In our search for the world’s finest natural fibre we discovered Egyptian cotton, grown in the Nile Delta farming regions of Egypt. After taking the time to meet with people from Egypt’s primary farming villages, we learned that cotton farming is often a family business carried on for generations, with little innovation from century to century. What with the rise of globalization and the ever-evolving garment industry, it is now more important than ever to help educate the people on the ground in order to help them grow their businesses in the future. 33% of women in Egypt are illiterate, with a much higher percentage dominating rural farming regions: children often have to walk far distances to get to school, or are otherwise forced to drop out early to help their parents on the farms. Egypt has an illiteracy gender difference of 16%, making it one of the worst in the world. We set out to help save the dying Egyptian cotton industry, and quickly realized that that couldn’t be done unless we looked to the future and helped create a path out of poverty for the people growing it. This path starts with providing accessible education and supporting women.
What are the biggest challenges/setbacks you’ve had to face?
Production has been a challenge for us because well-made ethical products are the core of what we do. Cutting out the middlemen and ensuring that every step goes off without a hitch is definitely the toughest job in our organization, and none of us had experience with it before launching Kotn. We’ve been learning as we go and are now lucky to have a great production team working with us to standardize the process.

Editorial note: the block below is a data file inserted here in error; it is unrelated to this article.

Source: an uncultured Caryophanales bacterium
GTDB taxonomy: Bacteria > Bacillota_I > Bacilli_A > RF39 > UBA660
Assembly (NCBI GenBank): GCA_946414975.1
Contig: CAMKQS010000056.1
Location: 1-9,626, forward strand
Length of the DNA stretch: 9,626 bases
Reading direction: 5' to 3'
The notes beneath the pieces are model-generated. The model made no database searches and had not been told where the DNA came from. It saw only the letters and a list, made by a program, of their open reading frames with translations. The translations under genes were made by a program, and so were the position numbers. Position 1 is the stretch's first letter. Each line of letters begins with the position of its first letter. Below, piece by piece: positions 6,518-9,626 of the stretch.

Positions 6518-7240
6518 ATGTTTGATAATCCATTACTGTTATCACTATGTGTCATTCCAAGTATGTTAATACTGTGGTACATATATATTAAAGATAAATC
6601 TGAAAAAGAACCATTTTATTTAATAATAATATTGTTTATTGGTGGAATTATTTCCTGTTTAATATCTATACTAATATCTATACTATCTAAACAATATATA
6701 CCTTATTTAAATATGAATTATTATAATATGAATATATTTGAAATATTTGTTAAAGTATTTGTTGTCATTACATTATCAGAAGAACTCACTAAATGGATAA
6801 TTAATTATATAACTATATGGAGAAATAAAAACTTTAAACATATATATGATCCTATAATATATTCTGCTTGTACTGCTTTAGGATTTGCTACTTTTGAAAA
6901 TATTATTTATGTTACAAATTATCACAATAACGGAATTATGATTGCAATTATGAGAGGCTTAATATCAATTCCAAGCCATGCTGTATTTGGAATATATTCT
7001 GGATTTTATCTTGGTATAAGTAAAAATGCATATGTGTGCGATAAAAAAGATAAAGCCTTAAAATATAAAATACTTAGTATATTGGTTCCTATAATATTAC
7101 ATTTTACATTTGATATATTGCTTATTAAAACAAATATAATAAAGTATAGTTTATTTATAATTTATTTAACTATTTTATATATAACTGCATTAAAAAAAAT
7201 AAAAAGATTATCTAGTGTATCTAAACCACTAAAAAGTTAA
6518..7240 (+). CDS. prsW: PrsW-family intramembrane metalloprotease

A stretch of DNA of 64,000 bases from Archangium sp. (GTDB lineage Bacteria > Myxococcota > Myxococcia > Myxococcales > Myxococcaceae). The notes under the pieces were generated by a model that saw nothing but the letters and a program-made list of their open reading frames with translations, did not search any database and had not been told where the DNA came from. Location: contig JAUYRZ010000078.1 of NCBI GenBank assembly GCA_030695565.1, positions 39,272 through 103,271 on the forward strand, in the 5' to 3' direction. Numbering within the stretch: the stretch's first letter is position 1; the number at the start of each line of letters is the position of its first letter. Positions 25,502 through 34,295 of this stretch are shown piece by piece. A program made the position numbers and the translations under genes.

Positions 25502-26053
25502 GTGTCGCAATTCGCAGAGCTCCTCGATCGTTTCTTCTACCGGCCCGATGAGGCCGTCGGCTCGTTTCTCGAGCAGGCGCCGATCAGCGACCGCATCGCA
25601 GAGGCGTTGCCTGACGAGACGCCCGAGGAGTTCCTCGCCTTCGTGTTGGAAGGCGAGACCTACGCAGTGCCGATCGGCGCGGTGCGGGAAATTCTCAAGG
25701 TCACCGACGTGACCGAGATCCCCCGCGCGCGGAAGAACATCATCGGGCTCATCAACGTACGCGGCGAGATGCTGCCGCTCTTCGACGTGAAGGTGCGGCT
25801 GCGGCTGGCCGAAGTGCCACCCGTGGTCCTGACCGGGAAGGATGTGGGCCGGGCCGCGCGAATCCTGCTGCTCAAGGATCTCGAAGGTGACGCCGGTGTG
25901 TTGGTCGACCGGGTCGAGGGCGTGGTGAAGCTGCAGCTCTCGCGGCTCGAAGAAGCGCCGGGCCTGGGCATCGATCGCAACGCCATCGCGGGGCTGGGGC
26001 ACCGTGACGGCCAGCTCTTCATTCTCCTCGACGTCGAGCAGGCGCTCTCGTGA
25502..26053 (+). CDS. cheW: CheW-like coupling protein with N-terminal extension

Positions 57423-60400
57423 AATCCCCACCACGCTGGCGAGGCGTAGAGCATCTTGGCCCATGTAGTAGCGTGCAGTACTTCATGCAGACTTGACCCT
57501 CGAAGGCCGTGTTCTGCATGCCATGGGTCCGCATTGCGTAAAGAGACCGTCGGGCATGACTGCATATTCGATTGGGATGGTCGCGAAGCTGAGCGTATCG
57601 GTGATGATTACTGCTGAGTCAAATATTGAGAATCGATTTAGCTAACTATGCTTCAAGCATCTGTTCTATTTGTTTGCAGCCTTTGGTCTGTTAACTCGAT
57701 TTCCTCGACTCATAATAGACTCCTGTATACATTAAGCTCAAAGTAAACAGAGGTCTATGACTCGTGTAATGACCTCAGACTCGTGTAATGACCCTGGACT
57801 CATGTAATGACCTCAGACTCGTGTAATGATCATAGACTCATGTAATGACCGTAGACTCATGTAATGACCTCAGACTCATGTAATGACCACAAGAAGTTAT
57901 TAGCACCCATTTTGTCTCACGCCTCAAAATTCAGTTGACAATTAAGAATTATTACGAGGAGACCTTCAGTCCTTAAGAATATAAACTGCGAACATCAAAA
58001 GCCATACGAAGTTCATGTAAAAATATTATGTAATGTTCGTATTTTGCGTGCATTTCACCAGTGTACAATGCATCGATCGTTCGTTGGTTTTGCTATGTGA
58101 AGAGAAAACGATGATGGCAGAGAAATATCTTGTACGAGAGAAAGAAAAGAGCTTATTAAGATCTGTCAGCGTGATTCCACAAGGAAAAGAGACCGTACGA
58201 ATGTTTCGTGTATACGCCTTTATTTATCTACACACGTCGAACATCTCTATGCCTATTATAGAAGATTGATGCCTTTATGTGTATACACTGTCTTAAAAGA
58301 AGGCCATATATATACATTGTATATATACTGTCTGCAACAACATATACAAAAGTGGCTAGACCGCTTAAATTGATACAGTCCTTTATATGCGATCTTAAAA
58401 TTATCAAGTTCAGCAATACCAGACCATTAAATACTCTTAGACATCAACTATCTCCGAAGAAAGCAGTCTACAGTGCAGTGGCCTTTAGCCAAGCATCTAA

What are some of the successes (big or small) you’ve had?
Over this past Black Friday weekend, we raised money to build a second school in the Nile Delta. Amazingly, we were able to hit our goal over the four days of the campaign: our team worked long hours to pull it off, and our customers really showed up to support. It’s amazing what we can do together, and now our collective efforts will have an impact on the lives of 40 children in rural Egypt who otherwise wouldn’t have access to education.
How do you do manage to do it all?
Mackenzie : No one can do it all. Things get pushed down the priority list. I don’t get to see my friends or travel as much. My apartment is rarely in tip top shape, and I don’t get the long uninterrupted sleeps I used to. After working at a startup for a while, you find ways to slot in quick coffee dates and take some time to relax. For me, being busy always gives me momentum, and allows me to take on more in the down time.
If you could pick one charitable organization to ask our readers to donate to or volunteer with, which would it be?
We’d ask your readers to support our efforts to improve literacy rates in the Nile Delta region of Egypt. Many children in this region have no access to education at all, and we believe that working to give them access to school is the first step in helping to pull these families out of poverty. A small percentage of every Kotn purchase is allocated toward the building and maintenance of schools in Egypt.
So the next time you look in your closet and realize you need a new t-shirt or sweatshirt, consider giving your money to a local and ethical company like Kotn. The quality is amazing, the prices are incredibly reasonable, and you’re supporting not one but two economies, and so many people both here and in Egypt. They say money is power. Here is a chance where you can use yours to make a real difference and look great at the same time.